I wonder if these are in any way similar to the much larger electrostatic speakers (?)
     that were briefly popular in the...seventies?  eighties?  
    Or perhaps they still are.  I'm neither an audiophile, nor an engineer - electrical, acoustical, or otherwise,
    so if I've said something unspeakably ignorant about speaker technology, please school me!
    This design seems vaguely similar to electrostatic speakers. They are still reasonably popular in audiophile circles. Martin Logan is very widely used in high-end home theaters. They're also popular with the DIY crowd, because you can make a complete electrostatic speaker by yourself with only minimal specialized equipment or parts.

    There are a few big problems with electrostatic speakers for this application. Perhaps most importantly, electrostatics need extremely high voltages to work. Some electrostatic headphones have been made which "only" used 800v. Larger panels typically use 3kv or more. The current is very low, so overall power consumption isn't bad, but getting voltages that high involves big transformers. The other limitation is electrostatics typically involve two "stators" with the membrane between them. The stators have to be far enough apart (and far enough from the membrane) to prevent arcing from the high voltages involved.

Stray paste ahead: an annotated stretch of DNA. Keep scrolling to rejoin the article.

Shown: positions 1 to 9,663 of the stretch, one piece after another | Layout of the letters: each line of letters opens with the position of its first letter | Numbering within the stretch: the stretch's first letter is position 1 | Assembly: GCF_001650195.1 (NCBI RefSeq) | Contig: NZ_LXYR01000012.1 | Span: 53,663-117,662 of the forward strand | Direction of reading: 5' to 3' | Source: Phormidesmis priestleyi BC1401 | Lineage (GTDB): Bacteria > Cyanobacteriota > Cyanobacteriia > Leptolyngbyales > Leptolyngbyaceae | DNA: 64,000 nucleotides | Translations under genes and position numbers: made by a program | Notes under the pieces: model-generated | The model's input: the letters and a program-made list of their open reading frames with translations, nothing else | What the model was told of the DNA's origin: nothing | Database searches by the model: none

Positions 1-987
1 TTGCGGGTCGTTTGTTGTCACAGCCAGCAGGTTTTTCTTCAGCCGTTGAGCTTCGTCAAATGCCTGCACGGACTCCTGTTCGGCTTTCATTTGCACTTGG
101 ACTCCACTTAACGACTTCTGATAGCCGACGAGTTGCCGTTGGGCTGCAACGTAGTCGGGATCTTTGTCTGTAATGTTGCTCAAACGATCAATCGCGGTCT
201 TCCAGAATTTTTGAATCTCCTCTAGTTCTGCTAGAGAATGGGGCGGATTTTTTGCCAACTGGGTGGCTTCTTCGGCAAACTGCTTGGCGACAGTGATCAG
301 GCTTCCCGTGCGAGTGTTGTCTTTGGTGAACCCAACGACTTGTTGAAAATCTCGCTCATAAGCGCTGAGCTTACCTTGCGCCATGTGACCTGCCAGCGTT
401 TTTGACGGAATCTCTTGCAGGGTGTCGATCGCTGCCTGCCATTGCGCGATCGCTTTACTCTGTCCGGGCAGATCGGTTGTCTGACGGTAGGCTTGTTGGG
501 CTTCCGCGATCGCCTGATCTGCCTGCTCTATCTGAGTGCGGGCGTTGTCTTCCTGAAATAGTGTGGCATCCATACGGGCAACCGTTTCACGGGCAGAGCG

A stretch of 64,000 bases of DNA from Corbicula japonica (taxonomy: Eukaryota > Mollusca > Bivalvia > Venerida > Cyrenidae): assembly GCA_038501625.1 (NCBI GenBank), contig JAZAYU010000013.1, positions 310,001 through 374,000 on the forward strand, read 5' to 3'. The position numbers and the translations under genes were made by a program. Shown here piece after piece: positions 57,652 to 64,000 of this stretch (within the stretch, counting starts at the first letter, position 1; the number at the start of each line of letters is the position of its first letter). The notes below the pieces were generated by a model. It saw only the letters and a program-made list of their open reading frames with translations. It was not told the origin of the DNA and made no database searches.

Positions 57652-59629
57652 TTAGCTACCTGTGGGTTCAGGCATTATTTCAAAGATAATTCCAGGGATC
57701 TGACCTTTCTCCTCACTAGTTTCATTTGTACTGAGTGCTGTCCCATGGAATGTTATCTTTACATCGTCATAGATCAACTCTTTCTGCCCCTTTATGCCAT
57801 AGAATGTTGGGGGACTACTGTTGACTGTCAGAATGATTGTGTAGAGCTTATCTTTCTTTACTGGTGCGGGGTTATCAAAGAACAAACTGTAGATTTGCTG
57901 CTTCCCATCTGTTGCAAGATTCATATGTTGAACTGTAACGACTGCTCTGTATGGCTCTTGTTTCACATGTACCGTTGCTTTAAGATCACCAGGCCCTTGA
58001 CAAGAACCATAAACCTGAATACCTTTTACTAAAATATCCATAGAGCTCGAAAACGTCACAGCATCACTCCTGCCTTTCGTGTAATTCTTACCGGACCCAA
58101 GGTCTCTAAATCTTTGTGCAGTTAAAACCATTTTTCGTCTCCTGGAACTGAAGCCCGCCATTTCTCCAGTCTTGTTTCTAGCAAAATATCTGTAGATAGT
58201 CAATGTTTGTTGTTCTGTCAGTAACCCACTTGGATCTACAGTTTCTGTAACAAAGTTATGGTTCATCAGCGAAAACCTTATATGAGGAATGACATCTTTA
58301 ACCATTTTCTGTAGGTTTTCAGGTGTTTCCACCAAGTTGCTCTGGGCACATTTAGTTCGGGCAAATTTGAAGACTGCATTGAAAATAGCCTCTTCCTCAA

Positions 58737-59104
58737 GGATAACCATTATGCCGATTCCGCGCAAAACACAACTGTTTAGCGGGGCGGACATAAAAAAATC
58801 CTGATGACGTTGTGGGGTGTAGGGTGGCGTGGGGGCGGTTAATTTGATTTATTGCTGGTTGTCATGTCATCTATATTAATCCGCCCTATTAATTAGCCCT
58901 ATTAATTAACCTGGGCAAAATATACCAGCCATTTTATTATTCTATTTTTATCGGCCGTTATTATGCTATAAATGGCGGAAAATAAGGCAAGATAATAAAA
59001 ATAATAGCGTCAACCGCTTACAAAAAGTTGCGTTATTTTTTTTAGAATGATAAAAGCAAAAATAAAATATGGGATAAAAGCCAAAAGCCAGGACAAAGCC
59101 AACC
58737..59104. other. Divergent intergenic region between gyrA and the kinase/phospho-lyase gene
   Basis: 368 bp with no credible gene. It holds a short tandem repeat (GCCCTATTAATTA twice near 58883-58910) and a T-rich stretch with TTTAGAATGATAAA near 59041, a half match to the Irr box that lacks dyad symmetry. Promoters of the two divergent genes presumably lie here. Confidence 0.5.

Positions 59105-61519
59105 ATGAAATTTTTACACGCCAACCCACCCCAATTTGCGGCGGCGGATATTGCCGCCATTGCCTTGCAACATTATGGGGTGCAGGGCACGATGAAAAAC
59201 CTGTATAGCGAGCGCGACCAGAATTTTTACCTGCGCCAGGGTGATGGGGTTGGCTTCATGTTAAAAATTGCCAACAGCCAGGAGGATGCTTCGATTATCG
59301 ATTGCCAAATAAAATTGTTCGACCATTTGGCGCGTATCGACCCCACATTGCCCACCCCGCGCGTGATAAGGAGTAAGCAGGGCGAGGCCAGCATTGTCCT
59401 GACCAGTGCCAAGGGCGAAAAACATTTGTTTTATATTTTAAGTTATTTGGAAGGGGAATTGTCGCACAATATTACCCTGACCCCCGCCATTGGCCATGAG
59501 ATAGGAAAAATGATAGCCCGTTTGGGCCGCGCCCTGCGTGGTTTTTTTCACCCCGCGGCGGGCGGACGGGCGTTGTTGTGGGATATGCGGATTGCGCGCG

This patent seems much better suited to orthodynamic drivers (also called "planar magnetic"). Where traditional dynamic drivers have a voice coil as discussed here, orthodynamic drivers flatten the voice coil out into a plane. They typically use very unusual wire patterns, and the wires do not overlap. They also require a complicated layout of magnets to act against.

    A major advantage of electrostatic speakers over ordinary dynamic speakers (with a voice coil) is that they apply the motive force very evenly across the surface area of the driver. Orthodynamic drivers try to do the same thing, but with electromagnetic forces instead of electrostatic. Electrostatics are frequently called "massless drivers" because the membrane has about as much mass as an inch of air. Orthodynamics are heavier, so they don't respond quite as quickly, but they're still fast enough for audio frequencies and they don't require the high voltages or the same thickness as electrostatics.
    boredumb
  • Reply 6 of 8